– A cylindrical particle packing

Voronoi tessellation in a cylinder

The direct cell-by-cell construction that Voro++ uses makes it particularly easy to handle non-standard boundary conditions, since the Voronoi cells can be individually tailored by applying additional plane cuts.

Voro++ contains a mechanism for adding walls to a container class, that create additional plane cuts during the cell computation. This is done through a pure virtual wall class, that represents any unspecified wall. This class contains two main functions. The first is point_inside() that returns whether a given point is within the wall or not. The second is cut_cell() that takes a voronoicell, and adds plane cuts due to the presence of the wall. In the header file wall.hh, the classes wall_plane, wall_cylinder, and wall_cone are defined to handle plane, cylinder, and conical walls; other wall types could be added by the user.

This example code demonstrates the use of the cylindrical wall object. The code makes use of the file “pack_cylinder” that was generated from a DEM simulation pouring 2300 particles into a cylindrical container of radius six. In line 22 of the code, a container class is initialized with non-periodic boundaries. In line 26, a wall_cylinder class is constructed. The first three arguments specify a point on the axis of the cylinder, the next three specify the direction of the axis, and the final one determines the cylinder radius. On line 27, the add_wall() function is called, that passes a pointer to the wall to the container class so that it can be referenced by the Voronoi cell computation routines. In the remainder of the code, particle positions are imported and the cells are computed in POV-Ray format.

The image above shows the computed Voronoi cells, rendered using the header file “cylinder.pov”. The cells mesh nicely against the wall, although some discrepancies can be seen, particularly near the top. This is because the cylindrical wall is approximated with a single plane cut. For dense packings this can produce good results, although it may become less accurate for sparsely-distributed particles. Better accuracy could be obtained by approximating the wall by more plane cuts.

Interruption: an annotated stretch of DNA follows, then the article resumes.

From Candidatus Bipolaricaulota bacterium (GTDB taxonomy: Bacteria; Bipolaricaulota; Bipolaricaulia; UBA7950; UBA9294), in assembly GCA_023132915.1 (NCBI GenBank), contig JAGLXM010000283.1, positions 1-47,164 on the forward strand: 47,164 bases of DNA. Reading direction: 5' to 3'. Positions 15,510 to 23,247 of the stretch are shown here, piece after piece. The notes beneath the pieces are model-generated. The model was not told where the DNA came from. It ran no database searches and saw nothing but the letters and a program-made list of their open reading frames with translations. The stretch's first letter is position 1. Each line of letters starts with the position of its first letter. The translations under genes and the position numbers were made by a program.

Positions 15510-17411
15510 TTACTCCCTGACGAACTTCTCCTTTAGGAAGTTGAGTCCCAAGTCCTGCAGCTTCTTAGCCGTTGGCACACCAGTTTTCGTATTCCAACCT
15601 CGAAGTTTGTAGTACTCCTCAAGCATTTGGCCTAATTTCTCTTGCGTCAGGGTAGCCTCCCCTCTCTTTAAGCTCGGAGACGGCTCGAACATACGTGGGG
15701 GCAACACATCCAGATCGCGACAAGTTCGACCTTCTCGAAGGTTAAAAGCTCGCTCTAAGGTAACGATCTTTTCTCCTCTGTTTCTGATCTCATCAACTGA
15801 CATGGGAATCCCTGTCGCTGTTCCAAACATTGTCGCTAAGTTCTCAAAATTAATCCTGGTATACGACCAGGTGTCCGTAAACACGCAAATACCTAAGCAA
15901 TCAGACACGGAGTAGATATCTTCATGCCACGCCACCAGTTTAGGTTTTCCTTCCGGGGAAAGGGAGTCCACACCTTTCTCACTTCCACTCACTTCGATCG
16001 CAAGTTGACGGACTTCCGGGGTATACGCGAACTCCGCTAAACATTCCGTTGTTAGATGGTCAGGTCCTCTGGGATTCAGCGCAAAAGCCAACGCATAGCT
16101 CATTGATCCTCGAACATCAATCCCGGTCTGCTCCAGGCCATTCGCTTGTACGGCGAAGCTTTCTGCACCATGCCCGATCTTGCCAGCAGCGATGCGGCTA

Code listing

 1: // Cylindrical wall example code
 2: //
 3: // Author   : Chris H. Rycroft (LBL / UC Berkeley)
 4: // Email    :
 5: // Date     : August 30th 2011
 7: #include "voro++.hh"
 8: using namespace voro;
10: // Set up constants for the container geometry
11: const double x_min=-6.5,x_max=6.5;
12: const double y_min=-6.5,y_max=6.5;
13: const double z_min=0,z_max=18.5;
15: // Set the computational grid size
16: const int n_x=7,n_y=7,n_z=14;
18: int main() {
19:         // Create a container with the geometry given above, and make it
20:         // non-periodic in each of the three coordinates. Allocate space for
21:         // eight particles within each computational block.
22:         container con(x_min,x_max,y_min,y_max,z_min,z_max,n_x,n_y,n_z,
23:                         false,false,false,8);
25:         // Add a cylindrical wall to the container
26:         wall_cylinder cyl(0,0,0,0,0,1,6);
27:         con.add_wall(cyl);
29:         // Import the particles from a file
30:         con.import("pack_cylinder");
32:         // Output the particle positions in POV-Ray format
33:         con.draw_particles_pov("cylinder_p.pov");
35:         // Output the Voronoi cells in POV-Ray format
36:         con.draw_cells_pov("cylinder_v.pov");
37: }